Editor: Why should the scope of e-discovery be limited? Should it presumptively be limited to information available in the ordinary course of business?
Schulman: E-discovery continues to be one of the most costly stages of any litigation. The very first rule in the Federal Rules – Rule 1 – tells us that our courts are supposed to achieve “the just, speedy, and inexpensive determination of every action and proceeding.” That goal is getting harder. Lately there has been much discussion surrounding the concept of proportionality, which is reflected in Federal Rule 26 (and also, increasingly, in state and local rules). The idea is that discovery should be limited so that the burden or expense of the discovery does not outweigh the likely benefit of that discovery to the resolution of the case. Information that is available in the ordinary course of business is usually the least burdensome to collect and produce, so that’s often the first set of ESI to be collected. I am not sure that a “presumption” is warranted in every case, but in many cases I suggest a staged approach; let’s produce ordinary business records first and see what else is needed for the case in light of Rule 26 and similar concepts of proportionality. I once heard that someone had calculated that only a fraction of one percent of documents produced are actually used at depositions or trial. We are producing a lot of discovery that’s simply not needed, and there are ways to do it smarter and more efficiently while being fair to all parties. These are subjects that can be discussed in advance of collection and production with the adversary at preliminary conferences.
Editor: Why should e-discovery costs be borne by the requesting party?
Schulman: In many other countries, discovery and other litigation costs are borne by the losing party. In the United States, we feel the courthouse door should be open even for plaintiffs who would not be able to pay costs if they were to lose. This is particularly significant in the class action context, where you might have individual plaintiffs. That guiding philosophy existed long before anyone envisioned the dramatic costs of just getting past discovery and to the merits of the case. So there’s now a better argument for some kind of cost-sharing arrangement, though the question of ability remains. Some of the new emerging technologies, like predictive coding or technology-assisted review, might present the requesting party with a choice: agree that the responding party can use one of the new efficient approaches to the document review, or help pay the costs of another approach.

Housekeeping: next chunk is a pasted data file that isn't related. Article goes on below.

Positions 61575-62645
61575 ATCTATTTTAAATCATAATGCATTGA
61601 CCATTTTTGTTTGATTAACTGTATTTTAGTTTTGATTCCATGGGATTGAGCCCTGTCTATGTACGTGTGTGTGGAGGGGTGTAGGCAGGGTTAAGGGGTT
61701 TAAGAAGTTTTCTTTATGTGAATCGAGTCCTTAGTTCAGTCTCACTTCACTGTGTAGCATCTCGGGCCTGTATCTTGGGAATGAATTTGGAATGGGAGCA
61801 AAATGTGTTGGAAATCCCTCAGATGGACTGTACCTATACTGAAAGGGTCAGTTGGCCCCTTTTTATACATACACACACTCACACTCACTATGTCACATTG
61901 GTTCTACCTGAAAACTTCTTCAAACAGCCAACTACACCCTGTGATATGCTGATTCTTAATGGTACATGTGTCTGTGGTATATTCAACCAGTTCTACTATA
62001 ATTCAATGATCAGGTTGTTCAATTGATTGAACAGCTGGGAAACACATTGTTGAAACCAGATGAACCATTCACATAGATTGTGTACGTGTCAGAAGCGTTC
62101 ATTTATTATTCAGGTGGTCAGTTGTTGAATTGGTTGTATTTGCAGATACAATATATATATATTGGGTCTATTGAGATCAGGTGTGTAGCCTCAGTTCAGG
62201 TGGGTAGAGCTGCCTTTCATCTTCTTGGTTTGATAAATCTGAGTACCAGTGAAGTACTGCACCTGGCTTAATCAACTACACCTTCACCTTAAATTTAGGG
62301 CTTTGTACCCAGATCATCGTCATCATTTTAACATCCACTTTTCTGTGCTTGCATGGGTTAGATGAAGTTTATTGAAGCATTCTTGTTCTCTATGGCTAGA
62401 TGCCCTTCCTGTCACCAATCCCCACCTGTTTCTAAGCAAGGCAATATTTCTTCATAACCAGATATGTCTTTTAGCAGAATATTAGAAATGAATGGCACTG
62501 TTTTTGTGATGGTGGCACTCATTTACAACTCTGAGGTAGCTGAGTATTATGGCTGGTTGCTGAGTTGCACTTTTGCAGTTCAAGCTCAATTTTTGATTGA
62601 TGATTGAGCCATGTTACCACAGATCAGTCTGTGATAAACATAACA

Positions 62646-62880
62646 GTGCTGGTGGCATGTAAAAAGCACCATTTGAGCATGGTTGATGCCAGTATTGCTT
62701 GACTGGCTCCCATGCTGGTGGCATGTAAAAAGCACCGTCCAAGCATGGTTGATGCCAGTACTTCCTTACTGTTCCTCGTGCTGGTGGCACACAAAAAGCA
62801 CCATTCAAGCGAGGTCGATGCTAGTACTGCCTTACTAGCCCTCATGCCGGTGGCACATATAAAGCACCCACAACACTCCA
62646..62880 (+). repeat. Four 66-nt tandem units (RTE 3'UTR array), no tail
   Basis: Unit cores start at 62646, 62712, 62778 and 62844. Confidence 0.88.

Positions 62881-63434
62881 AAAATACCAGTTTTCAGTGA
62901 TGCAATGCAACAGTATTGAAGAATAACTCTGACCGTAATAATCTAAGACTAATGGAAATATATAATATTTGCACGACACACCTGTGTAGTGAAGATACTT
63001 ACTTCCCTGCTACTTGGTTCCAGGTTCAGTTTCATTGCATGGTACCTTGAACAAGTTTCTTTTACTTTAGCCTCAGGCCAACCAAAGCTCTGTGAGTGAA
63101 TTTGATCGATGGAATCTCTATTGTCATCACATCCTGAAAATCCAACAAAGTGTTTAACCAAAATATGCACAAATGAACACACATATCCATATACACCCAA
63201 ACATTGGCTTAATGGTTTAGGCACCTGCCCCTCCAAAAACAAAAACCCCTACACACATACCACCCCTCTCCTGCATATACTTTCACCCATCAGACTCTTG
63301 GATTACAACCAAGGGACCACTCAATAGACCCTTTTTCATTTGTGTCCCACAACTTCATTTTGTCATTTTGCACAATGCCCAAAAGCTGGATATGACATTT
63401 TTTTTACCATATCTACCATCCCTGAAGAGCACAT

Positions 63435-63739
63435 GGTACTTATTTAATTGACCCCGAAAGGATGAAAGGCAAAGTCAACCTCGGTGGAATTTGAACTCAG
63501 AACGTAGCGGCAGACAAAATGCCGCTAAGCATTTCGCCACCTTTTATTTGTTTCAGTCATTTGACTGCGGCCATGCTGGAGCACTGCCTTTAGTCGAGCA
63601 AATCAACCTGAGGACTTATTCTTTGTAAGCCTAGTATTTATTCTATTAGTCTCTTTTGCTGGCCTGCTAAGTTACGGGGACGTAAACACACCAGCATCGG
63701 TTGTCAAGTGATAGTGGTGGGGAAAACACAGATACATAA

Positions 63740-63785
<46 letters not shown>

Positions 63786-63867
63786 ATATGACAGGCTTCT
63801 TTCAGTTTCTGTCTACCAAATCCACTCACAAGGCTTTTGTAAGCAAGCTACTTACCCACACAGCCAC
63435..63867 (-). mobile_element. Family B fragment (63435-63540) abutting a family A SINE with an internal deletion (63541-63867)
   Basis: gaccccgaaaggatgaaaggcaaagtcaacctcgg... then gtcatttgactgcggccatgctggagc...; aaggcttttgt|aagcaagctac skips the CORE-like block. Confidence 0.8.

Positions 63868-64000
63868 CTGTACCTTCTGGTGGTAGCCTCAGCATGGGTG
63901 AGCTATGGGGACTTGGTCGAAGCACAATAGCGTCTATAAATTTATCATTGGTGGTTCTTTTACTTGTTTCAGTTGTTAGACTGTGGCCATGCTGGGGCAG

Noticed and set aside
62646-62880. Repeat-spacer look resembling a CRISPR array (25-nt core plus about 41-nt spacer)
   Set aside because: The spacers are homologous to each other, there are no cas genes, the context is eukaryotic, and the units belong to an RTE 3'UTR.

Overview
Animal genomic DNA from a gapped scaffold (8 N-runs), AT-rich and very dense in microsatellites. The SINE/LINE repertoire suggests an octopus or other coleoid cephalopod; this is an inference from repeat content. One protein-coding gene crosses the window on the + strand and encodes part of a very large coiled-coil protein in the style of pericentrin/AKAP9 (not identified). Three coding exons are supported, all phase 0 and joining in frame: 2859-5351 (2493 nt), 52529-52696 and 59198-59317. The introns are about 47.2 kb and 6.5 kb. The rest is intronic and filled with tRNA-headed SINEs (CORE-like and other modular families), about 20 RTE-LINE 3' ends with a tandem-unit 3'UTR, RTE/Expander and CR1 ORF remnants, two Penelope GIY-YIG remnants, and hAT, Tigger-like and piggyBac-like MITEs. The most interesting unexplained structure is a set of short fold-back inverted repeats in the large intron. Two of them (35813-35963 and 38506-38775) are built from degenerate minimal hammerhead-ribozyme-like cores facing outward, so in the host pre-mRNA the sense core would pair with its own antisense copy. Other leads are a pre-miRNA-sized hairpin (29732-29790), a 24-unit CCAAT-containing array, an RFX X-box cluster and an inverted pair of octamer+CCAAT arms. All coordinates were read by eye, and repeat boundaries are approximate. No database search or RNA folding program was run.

Additionally, there have been some recent court decisions allowing taxation of e-discovery costs by the prevailing party under 28 U.S.C. § 1920, but there is inconsistency across the country on how that provision is interpreted. The Third Circuit has taken a narrow view on how to read the statute and what costs are recoverable. California courts have taken a much broader view. The statute has not been applied in New York in a reported decision that I’m aware of, so there remains a huge opportunity for a prevailing party to seek reimbursement of various types of e-discovery expenses after the conclusion of the case. This could pose a serious challenge for class action plaintiffs and their counsel who are counting on not incurring much in the way of discovery costs in order to bring their case to a verdict.
Editor: Why should the preservation obligation be triggered by the commencement of litigation?
Schulman: Traditionally, the preservation obligation has been triggered by the “reasonable anticipation” of litigation. That doctrine was developed at common law, concerning physical evidence such as wrecked automobiles when the custodian really knows there is likely to be a lawsuit. This standard has become challenging in e-discovery, because any manner of incidents or complaints could be considered a step towards a litigation of some kind, and locking down various data systems in response to those events can be disruptive and expensive.
A colleague at a major corporation once told me that of the dozens of litigation holds they put into place each year, perhaps 10 percent turn into actual litigation. A lot of time and effort is spent to secure ESI that is never examined. And, of course, a large part of the information isn’t all that important to the case if one is commenced. A trigger that turns on the commencement of litigation would obviously lessen the preservation burden but would also increase the chance that relevant ESI is lost. The key is that the anticipation must be reasonable. It could be that in many instances, including certain class actions, there is no “reasonable” anticipation of litigation until a lawsuit is actually commenced because it is so common for a corporation to receive complaints from consumers or investors that never materialize into actual litigation.